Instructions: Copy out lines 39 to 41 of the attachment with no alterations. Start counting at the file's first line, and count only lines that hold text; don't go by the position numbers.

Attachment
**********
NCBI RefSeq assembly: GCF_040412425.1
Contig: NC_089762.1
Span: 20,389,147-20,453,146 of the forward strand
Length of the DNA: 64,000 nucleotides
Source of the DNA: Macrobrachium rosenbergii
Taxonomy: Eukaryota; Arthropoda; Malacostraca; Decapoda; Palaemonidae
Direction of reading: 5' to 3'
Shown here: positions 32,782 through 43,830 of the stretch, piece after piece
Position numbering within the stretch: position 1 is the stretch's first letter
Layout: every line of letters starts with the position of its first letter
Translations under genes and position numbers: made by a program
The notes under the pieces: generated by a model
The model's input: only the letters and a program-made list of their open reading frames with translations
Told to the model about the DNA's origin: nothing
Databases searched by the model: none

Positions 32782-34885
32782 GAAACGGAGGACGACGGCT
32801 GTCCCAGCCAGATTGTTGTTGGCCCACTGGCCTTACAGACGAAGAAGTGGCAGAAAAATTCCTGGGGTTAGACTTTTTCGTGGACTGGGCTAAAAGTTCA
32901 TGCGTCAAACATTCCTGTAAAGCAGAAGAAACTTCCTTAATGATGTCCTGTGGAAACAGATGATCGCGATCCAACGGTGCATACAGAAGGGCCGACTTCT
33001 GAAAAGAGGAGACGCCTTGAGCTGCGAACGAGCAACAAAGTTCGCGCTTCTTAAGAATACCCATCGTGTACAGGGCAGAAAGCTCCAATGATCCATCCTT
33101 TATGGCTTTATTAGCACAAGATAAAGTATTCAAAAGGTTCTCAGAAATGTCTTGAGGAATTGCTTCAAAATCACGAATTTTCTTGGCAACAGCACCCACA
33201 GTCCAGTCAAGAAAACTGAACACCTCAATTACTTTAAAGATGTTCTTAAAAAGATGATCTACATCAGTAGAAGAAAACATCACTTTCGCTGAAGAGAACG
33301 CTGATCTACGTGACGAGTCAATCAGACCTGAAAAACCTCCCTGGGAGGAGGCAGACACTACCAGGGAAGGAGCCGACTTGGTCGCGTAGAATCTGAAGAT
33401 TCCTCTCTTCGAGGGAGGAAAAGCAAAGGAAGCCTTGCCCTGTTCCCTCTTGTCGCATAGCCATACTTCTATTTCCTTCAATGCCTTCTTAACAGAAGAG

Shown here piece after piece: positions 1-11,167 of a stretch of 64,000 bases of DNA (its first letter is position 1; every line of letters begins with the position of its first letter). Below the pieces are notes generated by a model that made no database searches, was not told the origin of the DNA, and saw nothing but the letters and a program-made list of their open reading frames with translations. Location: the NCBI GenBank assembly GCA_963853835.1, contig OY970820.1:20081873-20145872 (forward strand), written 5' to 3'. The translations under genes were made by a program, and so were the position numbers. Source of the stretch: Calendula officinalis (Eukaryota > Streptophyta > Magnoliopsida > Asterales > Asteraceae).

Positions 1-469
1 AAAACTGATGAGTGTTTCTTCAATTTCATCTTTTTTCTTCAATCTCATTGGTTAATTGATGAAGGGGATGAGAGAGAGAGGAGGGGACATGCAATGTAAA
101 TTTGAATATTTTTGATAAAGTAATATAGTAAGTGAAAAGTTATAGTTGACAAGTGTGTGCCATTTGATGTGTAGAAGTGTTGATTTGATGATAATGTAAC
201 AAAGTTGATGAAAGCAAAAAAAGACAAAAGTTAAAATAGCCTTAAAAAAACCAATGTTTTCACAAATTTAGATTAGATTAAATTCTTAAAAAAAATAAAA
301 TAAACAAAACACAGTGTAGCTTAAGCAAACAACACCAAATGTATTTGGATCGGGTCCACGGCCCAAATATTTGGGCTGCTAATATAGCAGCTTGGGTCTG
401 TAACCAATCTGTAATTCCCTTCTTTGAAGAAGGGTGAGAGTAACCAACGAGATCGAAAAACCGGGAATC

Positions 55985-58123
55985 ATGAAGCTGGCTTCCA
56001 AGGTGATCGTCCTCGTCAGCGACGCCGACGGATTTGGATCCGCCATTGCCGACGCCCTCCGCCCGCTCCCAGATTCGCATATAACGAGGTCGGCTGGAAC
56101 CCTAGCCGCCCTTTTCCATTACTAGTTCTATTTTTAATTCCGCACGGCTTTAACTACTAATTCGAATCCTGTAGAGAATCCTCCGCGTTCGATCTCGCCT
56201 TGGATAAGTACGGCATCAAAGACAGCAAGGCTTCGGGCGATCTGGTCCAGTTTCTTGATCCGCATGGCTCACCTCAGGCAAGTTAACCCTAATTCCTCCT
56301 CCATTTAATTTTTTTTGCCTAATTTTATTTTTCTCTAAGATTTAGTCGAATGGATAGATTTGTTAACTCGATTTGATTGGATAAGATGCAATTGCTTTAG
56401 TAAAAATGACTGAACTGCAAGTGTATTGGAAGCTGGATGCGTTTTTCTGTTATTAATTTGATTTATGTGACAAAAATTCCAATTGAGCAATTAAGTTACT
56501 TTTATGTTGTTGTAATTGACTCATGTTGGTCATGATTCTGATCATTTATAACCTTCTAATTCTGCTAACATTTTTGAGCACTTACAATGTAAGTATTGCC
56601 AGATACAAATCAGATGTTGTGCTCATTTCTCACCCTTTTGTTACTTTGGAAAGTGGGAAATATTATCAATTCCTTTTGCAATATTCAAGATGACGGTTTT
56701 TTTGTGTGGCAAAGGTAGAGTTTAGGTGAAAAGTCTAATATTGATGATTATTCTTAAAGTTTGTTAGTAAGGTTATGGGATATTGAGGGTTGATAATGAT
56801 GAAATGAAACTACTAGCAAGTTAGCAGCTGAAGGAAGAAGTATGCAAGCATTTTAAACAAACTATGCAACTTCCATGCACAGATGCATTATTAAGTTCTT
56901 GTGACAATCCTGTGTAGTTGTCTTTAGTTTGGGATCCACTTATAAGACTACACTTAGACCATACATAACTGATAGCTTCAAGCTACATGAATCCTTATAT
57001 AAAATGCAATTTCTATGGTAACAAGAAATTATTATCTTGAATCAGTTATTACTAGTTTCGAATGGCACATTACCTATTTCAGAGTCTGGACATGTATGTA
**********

56501 TTTATGTTGTTGTAATTGACTCATGTTGGTCATGATTCTGATCATTTATAACCTTCTAATTCTGCTAACATTTTTGAGCACTTACAATGTAAGTATTGCC
56601 AGATACAAATCAGATGTTGTGCTCATTTCTCACCCTTTTGTTACTTTGGAAAGTGGGAAATATTATCAATTCCTTTTGCAATATTCAAGATGACGGTTTT
56701 TTTGTGTGGCAAAGGTAGAGTTTAGGTGAAAAGTCTAATATTGATGATTATTCTTAAAGTTTGTTAGTAAGGTTATGGGATATTGAGGGTTGATAATGAT